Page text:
Mum and Dad - Squibs and Bert - were a complete mystery to Brian Thompson as he grew up in Cambridge and London during the 1940s. His mother danced with the Yanks all night and slept under a fake fur coat all day, and when his father bothered to come home he resolutely discouraged Brian in everything. Whilst other children were evacuated out of the big cities, Brian found himself travelling into London, and spent much of the war with an eccentric crowd of ribald relations.
In Keeping Mum Brian Thompson describes a boyhood as rich and mysterious as anything fiction can provide.
First published 2006.
Winner of PEN/Ackerley Prize 2007.
"The bestselling memoir, now in paperback: 'A wonderful book that brings vividly to life one of the oddest childhoods I've ever read about.' Michael Frayn * 'Flawless...genius... this book is evidence of children's capacity not only to survive and thrive, but also to look back and laugh.' Peter Stanford, Independent On Sunday * 'Funny and terrifying in turns... a magnificent study of malevolence, of a husband and wife for whom hatred is more potent than love.' Paul Bailey, Sunday Times * 'One of the funniest - and darkest - war memoirs you'll ever read... a spellbinding story.' Daily Mail * 'Riveting stuff... Evocative and precisely written... a beautifully judged account of an era usually doused in generalised sentiment' Will Cohu, Daily Telegraph * 'Wildly funny... a knee-high view of the strange adult world.' Francis Wheen"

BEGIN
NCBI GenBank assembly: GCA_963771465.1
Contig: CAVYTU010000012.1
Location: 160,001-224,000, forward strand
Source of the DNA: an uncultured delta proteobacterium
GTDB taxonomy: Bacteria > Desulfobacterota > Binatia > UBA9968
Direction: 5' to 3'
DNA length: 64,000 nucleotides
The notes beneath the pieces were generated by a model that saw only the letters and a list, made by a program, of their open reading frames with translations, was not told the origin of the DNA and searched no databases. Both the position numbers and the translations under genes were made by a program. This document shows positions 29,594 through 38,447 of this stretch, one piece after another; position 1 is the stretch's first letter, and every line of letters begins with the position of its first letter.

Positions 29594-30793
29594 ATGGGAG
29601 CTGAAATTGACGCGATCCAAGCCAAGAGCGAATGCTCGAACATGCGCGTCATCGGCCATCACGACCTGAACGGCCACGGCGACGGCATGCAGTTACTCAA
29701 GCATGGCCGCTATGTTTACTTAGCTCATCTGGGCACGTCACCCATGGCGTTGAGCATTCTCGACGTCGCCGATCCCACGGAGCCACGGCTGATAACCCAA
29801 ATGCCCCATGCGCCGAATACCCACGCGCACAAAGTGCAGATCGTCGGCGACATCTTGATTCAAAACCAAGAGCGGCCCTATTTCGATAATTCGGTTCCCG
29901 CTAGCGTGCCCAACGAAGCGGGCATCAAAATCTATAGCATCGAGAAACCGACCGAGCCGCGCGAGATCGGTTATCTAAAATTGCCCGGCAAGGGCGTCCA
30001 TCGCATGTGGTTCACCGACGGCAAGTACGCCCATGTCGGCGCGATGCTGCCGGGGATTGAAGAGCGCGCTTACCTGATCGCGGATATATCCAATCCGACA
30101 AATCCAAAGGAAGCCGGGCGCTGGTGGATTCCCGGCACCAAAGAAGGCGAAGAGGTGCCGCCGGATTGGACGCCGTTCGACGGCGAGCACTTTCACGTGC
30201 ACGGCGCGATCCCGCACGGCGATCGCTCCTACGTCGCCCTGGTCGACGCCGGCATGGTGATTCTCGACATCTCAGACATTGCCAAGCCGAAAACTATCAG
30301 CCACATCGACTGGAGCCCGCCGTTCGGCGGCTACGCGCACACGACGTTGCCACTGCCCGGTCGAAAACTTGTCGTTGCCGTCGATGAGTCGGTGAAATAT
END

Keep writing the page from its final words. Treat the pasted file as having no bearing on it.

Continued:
BRIAN THOMPSON was born in Lambeth, London in 1935. After vigorous rescue remedies applied by two grammar schools, he read English at Cambridge. Since 1973 he has written for a living as a radio and television playwright and a documentary film maker. He is also the author of several acclaimed biographies: A Monkey Amongst Crocodiles, Imperial Vanities and The Nightmare of a Victorian Bestseller.